Gehl_1_250

Gehl_2_250 

Life Between Buildings: Using Public Space
2011. 200 pages. $54 paperback.


Cities for People

2010. 283 pages. $49.95 hardcover.

Jan Gehl
Island Press, 1718 Connecticut Avenue, NW, Suite 300,
Washington, DC 20009-1148;
www.islandpress.org.

Because of the continued appeal of his unfettered approach to pedestrian-based design and the growing demand for his firm’s consulting work, Copenhagen architect and urban designer Jan Gehl has become something of an international celebrity. Perhaps that is why Island Press has recently released not one, but two of his books. Life Between Buildings is more or less a reprint of his first text published in Danish in 1971 and subsequently translated into 19 languages. Cities for People was cited by the popular city planning website Planetizen as one of its top ten selections for 2010.

The real story behind both books harkens back to the year after Jane Jacobs’s book Life and Death of Great American Cities turned the mindset of urban planning upside down. In fall 1962, Gehl and his like-minded peers succeeded, despite vehement resistance from commercial interests, in a radical plan to convert Copenhagen’s longest shopping street, Strøget, to a car-free zone. Their stunning victory spawned a gradual succession of street closings that ultimately led to the reconfiguration of central Copenhagen into a pedestrian-dominated precinct. Additional government-sponsored measures included the long overdue elimination of parking from the city’s medieval squares and the curtailment of off-site parking.

Gehl and his students at the Royal Academy of Fine Arts decided to continue monitoring changes in street-level activity through on-site traffic counts and user interviews. By the mid-1990s, the evidence proved conclusive: the number of people in downtown Copenhagen had more than tripled, and the amount of ground-level public space had increased by a factor of six. By then, other cities in Denmark and elsewhere in western Europe had instituted their own car-free zones.

“Life between buildings, the people and events that can be observed in a given space, is a product of the number and duration of individual events,” Gehl writes in the first book. The attributes and characteristics of the ritual stroller, the frontyard gardener, the babysitter, the walker with a cane, the lunchtime sunbather, the edge-of-plaza idler, and the everyday cyclist are what matter most. Like colonies of lions, ants, and penguins, urban humans respond in predictable ways to elements of visual scale, wind, sunlight, and sound—and perhaps most of all, to the attraction of daily walkabouts of fellow humans. These are the central themes espoused by Gehl since he first began studying Copenhagen’s streets and squares. And had the small-scale vitality of city spaces not been overwhelmed by the auto, perhaps the need to put these thoughts into words would not have been as compelling.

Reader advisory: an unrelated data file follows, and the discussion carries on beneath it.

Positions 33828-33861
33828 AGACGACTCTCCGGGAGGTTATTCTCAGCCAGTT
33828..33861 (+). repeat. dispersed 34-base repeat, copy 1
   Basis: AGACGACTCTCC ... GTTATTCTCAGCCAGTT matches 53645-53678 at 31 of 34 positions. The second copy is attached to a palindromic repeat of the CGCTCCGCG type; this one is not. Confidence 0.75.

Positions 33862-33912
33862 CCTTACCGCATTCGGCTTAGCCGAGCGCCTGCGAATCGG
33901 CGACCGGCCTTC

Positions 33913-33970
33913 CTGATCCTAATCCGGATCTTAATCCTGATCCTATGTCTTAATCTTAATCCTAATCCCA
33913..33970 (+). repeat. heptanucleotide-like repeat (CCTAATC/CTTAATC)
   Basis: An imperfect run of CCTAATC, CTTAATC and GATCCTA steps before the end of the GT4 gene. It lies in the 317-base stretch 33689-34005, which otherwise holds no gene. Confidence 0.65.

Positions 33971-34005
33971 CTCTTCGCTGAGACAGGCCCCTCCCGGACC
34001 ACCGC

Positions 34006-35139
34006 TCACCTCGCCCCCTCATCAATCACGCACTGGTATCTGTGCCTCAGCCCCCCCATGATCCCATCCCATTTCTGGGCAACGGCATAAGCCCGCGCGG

Life Between Buildings deals mostly with Copenhagen and other cities of northwestern Europe and Italy. The reach of Cities for People is global, with glances at city life in places as varied as Dubai and Cape Town, South Africa. Both books attempt to use the power of street scene photography to its best advantage, but the grainy black-and-white images of the 1970s are no match for the dazzling color images of today. The photographic aura of Cities for People is irresistible, although at times the shots seem more to provide a veneer than complement the themes or locations discussed. After all, there are only so many ways to capture the charm of hanging out at an outdoor café or coffee house.

A global view implies exploring a complicated set of themes. In Cities for People, these themes encompass sustainability; transportation alternatives, including the resurgent popularity of urban bicycling; security and safety/social inequality as revealed in the street life of third-world cities; and the growing prevalence of obesity worldwide.

Cities for People is not convincing in its attempts to demonstrate how the Copenhagen model addresses these themes, especially amid conditions of vastly different urban cultures. Its forays are for the most part timid and inconclusive. Important user considerations, such as those of the elderly, the hearing impaired, or the physically handicapped, are given scant attention. One yearns for more discussion of the differences between urban street-level behaviors in a city like Melbourne, Australia, versus those in Mexico City. How does a sacred cow, left undisturbed in the middle of a village street in India, mesh with the Copenhagen model? And what about the impact of cell phones on urban behavior and the use of public spaces? These are some of the topic areas that beg greater consideration.

In fact, the spontaneous images shown on the Gehl Architects blog convey such dimensions with an immediacy that is missing here. One can hope that the Gehl team is already on this track in compiling yet another book due for publication in 2012.